Sam was also a visionary leader. He studied his competition and welcomed constant feedback on his stores in relation to its strengths, weaknesses, opportunities and threats (SWOT). He applied management theories such as SWOT analysis and “concepts such as flat organization, empowerment and gain-sharing (Saporito & Reese, 1992). As a fun-loving leader, he believed in whistle while you work philosophy (Walton, 1992).

He enjoyed creating an atmosphere of fun with his many company cheers to motive employees. As a stand out leader, Sam Walton recruited individuals with a grocery background that viewed retail differently from others because of its low margin category. It was these types of employees which could live in these low margin worlds and be happy (Saporito & Reese, 1992). Another way in which he demonstrated his stand out leadership was in developing technologies. These technologies allowed the stores to connect with headquarters resulting in an effective operation.

According to Bob Bogle, one of Sam’s first store managers, “Sam was honest to the core” (Saporito & Reese, 1992). He would show his book of finances to anyone who would assist him. He believed in sharing information with others. Sam also possessed other attributes such fairness, a commitment to quality and an inspiration to others (Loeb, 1992). He was a leader of humble servitude. He "listen to customers, listen to customers, listen to customers" and thereby establish a service spirit for the whole company according to Rich Karlgaard (2009).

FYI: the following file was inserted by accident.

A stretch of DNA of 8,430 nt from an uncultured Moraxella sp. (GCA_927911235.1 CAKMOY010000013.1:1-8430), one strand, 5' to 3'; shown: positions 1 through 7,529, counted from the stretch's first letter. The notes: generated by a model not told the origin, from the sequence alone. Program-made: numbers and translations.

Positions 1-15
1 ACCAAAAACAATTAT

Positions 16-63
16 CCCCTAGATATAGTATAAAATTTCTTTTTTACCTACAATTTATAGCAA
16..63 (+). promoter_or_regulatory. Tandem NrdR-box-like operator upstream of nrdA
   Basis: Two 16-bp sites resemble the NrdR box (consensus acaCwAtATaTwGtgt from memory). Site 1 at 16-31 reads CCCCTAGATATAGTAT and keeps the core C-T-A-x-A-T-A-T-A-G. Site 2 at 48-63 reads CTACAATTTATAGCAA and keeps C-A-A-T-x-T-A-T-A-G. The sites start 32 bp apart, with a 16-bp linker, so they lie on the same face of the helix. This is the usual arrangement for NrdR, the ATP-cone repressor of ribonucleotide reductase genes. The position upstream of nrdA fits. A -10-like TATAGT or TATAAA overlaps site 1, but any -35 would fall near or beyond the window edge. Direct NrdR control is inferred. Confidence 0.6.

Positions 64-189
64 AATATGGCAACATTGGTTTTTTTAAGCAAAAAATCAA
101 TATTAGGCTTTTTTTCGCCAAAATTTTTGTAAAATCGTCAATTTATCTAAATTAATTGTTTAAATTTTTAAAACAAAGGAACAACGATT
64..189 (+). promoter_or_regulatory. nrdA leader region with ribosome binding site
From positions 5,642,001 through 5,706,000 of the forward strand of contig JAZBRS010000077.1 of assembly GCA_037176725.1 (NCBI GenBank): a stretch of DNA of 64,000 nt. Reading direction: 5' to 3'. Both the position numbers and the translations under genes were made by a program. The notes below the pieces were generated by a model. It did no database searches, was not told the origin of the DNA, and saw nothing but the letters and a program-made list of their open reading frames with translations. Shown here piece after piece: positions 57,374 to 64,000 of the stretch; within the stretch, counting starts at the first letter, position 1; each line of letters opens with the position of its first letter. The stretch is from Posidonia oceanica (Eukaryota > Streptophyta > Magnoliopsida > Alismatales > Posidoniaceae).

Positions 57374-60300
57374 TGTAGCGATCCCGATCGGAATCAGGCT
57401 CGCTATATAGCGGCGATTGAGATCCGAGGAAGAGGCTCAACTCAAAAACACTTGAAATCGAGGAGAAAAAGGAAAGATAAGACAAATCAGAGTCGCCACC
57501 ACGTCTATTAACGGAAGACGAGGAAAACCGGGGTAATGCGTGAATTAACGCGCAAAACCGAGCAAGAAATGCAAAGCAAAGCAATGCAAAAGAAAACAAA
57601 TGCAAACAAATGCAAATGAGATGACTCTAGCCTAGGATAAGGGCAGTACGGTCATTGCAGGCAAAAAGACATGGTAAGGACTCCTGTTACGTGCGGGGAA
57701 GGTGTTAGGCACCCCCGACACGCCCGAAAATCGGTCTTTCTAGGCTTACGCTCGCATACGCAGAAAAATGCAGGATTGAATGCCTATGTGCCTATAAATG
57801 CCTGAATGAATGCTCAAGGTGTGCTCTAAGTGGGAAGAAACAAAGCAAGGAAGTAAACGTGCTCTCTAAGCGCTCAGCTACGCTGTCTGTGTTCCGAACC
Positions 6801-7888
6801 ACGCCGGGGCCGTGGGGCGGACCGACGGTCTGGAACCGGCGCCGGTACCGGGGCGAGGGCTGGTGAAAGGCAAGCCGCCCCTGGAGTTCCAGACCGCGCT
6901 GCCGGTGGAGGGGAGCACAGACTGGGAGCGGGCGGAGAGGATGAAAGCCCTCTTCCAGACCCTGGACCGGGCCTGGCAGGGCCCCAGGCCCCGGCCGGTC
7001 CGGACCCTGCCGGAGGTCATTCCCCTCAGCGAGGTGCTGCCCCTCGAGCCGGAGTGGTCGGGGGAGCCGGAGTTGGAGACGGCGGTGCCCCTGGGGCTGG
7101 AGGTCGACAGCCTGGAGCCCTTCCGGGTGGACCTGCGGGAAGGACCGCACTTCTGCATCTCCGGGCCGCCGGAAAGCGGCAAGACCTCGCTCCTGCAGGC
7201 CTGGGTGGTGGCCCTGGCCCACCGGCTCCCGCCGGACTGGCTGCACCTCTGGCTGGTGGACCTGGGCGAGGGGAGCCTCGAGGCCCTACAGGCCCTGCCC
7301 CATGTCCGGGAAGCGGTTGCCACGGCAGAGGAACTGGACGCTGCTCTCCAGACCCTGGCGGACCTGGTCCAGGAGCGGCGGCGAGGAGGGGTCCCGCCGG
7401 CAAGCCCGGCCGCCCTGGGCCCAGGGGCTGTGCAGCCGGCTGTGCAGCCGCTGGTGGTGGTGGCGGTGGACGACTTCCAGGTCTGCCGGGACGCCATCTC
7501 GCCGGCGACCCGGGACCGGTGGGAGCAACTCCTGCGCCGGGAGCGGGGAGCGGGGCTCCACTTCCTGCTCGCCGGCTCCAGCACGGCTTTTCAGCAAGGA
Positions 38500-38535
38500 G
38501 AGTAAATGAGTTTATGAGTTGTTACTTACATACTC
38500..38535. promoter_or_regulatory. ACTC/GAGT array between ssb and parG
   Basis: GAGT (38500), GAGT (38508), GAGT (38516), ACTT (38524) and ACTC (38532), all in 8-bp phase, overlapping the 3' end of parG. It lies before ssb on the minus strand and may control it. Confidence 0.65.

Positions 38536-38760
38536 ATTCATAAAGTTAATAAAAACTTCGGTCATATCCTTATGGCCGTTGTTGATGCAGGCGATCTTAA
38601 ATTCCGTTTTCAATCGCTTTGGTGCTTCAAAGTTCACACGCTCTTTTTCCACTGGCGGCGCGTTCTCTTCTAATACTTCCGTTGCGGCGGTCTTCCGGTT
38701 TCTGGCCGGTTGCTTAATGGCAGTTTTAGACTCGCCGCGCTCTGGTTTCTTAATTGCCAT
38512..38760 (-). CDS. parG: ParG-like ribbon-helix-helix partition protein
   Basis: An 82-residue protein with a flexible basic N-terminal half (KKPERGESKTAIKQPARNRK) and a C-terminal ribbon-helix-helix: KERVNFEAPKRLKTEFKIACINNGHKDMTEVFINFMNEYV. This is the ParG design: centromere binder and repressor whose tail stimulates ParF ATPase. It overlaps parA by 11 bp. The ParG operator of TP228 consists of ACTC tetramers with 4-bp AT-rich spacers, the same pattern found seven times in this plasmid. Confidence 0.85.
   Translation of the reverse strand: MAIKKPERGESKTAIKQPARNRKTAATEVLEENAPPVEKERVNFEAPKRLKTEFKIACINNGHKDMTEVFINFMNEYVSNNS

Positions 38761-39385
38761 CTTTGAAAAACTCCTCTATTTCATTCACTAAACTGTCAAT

According to Fletcher, J., & Olwyler, K. (1998), Sam Walton was a man who embodied at least three paradoxes. First, he was relentlessly focused on winning and was totally flexible-willing to try anything and drop whatever didn't work without a second thought. Second, he was ingeniously creative but also willing to copy anything that had worked for someone else. Third, he was one of the best motivators who ever lived, willing to give people room to try whatever they thought would work but somebody who checked up on everything they did.